The Lot and The Dordogne areas of France have an abundance of beautiful caves suitable for all levels of diving expertise, situated in glorious rural locations. Sites are mostly found on three rivers: The Dordogne, The Lot, and Célé. The Lot area lies in the northern extremity of the Midi-Pyrenees region, which stretches from the confines of the Dordogne Valley to the highest peaks of the Pyrenees, forming the heart of South-West France. Cave divers from all over the world return to dive here year after year. With over 20,000 known caves, France is one of the premier cave diving areas in the world. One of the most interesting regions lies in the Southwest, around the rivers of Lot and Dordogne. Here you find a multitude of long and deep caves with mostly crystal clear and relatively warm water, offering superb diving conditions. The water temperature averages 14º C/57º F and the visibility normally varies between 5-30 m/15-100 ft.
Finally!!! We can go to the Lot again. The COVID conditions have thrown a spanner in the works. But because we are all now vaccinated, we can finally leave. This time, for a week of training and then a week of diving holiday with my wife Caroline Massie. Two students (Jo Croimans and Bram Van Gorp) are with me for the training. The next few days, they will be busy with skills and dry teaching. Theory has already been given in Belgium so that we can get the most out of our dives.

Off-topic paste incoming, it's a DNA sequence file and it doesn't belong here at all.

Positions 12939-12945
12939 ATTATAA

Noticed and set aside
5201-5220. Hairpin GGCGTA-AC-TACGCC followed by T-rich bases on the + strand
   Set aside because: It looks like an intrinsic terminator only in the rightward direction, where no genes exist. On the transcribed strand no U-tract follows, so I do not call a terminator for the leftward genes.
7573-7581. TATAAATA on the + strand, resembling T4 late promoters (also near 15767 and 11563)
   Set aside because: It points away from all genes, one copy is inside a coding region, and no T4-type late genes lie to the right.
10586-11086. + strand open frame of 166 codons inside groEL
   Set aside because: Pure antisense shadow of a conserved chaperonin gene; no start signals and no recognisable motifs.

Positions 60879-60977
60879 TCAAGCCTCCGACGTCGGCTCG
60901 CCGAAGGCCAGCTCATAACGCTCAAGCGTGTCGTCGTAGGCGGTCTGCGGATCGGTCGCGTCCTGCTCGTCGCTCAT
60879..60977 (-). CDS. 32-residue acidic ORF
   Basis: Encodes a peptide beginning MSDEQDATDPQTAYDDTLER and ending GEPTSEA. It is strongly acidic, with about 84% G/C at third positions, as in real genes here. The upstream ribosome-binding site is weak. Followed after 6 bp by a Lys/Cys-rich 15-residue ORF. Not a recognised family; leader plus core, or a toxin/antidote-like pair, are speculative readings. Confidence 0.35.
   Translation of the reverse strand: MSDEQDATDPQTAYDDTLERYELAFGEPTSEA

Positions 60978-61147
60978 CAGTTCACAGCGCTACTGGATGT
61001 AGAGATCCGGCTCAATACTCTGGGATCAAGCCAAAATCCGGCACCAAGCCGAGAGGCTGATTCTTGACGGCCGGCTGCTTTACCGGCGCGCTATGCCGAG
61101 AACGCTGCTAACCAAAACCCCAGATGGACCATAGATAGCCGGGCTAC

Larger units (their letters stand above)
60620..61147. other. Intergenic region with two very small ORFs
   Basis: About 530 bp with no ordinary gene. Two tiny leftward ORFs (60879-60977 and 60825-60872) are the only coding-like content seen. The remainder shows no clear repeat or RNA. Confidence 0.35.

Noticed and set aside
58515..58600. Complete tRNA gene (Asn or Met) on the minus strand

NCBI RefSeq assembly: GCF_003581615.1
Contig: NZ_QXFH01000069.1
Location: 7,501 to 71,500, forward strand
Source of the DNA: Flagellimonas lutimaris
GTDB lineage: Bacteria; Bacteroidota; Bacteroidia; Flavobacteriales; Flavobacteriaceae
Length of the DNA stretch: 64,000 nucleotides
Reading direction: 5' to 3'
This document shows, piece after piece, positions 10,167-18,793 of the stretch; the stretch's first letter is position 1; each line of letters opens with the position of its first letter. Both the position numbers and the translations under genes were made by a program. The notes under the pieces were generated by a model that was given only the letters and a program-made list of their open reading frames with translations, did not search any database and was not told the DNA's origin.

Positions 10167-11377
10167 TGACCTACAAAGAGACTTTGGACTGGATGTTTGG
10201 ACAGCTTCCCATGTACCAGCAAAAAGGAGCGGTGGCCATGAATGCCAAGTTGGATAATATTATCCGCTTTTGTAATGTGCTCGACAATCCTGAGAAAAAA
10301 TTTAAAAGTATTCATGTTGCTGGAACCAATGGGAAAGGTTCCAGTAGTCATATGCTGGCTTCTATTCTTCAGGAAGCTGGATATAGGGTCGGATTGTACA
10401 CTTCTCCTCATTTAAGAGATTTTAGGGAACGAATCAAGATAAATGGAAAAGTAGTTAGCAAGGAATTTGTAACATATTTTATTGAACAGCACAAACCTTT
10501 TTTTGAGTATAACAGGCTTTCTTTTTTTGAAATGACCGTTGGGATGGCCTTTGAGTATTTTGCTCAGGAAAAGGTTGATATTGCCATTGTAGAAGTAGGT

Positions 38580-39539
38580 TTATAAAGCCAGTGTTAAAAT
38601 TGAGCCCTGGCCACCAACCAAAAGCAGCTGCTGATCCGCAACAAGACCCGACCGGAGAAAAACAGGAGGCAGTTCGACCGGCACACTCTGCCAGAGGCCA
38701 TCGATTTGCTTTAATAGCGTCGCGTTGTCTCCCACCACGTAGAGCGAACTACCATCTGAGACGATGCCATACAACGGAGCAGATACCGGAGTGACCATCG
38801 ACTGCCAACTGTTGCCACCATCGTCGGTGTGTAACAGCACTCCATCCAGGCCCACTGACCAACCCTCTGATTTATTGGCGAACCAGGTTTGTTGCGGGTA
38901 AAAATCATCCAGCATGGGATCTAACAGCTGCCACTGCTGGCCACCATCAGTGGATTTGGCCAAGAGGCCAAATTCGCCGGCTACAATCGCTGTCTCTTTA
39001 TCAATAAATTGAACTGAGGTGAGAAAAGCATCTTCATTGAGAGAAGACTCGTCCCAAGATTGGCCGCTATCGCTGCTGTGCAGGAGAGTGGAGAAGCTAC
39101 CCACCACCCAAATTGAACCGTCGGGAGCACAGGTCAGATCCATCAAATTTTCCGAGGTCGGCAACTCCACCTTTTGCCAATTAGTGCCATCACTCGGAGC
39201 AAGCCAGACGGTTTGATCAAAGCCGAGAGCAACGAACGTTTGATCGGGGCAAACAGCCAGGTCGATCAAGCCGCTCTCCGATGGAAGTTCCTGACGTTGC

Why the Lot?
The area in France is popular because most European divers take cave classes there so they don’t have to travel to Mexico or Florida. One of the most famous caves around here is Ressel. Ressel is located in the village of Marcilhac-sur-Célé, in the heart of the Lot. Most pictures you can see online show huge, dramatic blocks of white rock, flat structures, and the shafts of this cave. The facilities are pleasant, we have a large parking area for our cars, and finally there is also a conveniently located building with a toilet. From the car park we have only to walk about 100 m/330 ft to get to the entry point on the River Celé where we can put all our equipment needed for our dive.